Leveraged loan investors are playing a dangerous game by ignoring recovery prospects says Standard & Poor’s European Leveraged Finance group in its new newsletter, “Leverage Matters.” The ratings agency argues too many investors assume that debt structures are all basically the same, and so risk overlooking the differences that do exist in the event of a default.
“Leverage is crucial in these transactions,” says Standard & Poor’s credit analyst and managing editor Audrey Whitfill. “No two capital instruments have the same risk characteristics, which means recovery of principal in the event of default should merit greater attention from market participants. Recovery prospects will significantly affect returns as the credit cycle turns down.”
With the European leverage market continuing to show no signs of slowing down, more than 20 LBO deals came to the market in the nine months till the end of September requiring more than €1bn of debt, S&P is concerned the influx of new investors to the debt market could mean the more inexperienced among them could be unaware of the potential risks involved.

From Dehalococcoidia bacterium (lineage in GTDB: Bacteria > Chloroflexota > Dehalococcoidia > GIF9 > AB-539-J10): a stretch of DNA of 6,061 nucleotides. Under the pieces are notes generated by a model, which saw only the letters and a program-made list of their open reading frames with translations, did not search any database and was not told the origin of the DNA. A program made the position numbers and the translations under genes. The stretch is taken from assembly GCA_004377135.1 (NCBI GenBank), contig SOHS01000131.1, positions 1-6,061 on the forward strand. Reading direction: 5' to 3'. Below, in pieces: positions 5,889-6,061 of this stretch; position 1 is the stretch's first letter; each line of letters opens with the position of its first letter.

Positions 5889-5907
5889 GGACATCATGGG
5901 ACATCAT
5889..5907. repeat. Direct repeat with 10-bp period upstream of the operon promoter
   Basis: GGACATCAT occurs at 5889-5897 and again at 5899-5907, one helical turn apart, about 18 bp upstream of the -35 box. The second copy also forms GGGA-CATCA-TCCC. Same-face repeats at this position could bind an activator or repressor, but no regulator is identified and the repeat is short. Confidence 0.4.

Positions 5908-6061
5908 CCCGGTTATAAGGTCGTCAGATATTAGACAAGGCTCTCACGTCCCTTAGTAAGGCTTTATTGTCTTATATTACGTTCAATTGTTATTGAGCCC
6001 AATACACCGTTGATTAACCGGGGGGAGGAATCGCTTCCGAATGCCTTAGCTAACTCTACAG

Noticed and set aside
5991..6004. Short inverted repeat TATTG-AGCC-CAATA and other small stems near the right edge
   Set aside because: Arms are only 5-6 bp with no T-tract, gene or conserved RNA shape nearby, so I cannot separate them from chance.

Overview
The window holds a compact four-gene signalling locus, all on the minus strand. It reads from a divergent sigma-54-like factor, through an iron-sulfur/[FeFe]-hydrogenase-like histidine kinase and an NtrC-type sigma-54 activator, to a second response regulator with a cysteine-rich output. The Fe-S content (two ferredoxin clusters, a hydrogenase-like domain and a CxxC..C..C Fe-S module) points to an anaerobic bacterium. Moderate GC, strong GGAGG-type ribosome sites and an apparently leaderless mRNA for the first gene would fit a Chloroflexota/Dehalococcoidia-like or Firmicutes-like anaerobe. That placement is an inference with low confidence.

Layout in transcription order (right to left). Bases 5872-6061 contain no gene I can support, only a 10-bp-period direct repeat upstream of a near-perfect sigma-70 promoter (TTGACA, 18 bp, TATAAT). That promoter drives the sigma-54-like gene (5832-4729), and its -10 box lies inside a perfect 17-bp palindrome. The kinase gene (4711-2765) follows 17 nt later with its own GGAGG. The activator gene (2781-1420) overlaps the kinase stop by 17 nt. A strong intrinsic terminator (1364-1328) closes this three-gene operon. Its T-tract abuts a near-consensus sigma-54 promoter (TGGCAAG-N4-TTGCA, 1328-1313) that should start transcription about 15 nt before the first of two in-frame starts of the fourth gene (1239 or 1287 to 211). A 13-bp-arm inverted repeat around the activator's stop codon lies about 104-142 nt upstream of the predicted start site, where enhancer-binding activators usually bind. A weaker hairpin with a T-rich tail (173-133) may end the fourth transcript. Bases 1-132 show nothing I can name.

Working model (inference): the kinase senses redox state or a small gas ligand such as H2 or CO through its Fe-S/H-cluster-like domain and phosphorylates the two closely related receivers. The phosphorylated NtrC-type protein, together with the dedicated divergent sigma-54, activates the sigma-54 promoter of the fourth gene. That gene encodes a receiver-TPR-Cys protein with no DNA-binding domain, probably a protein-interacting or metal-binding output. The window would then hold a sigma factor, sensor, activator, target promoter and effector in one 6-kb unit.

“Debt has so far borne the brunt of this downward credit trend in the leveraged market, but, worryingly, about 80% of the volume of leveraged loans are publicly unrated, compared with 70% in 2004,” she said. “And with volumes increasingly coming in at lower rating levels, it seems that the market still is not taking credit risk fully into account when pricing loans.”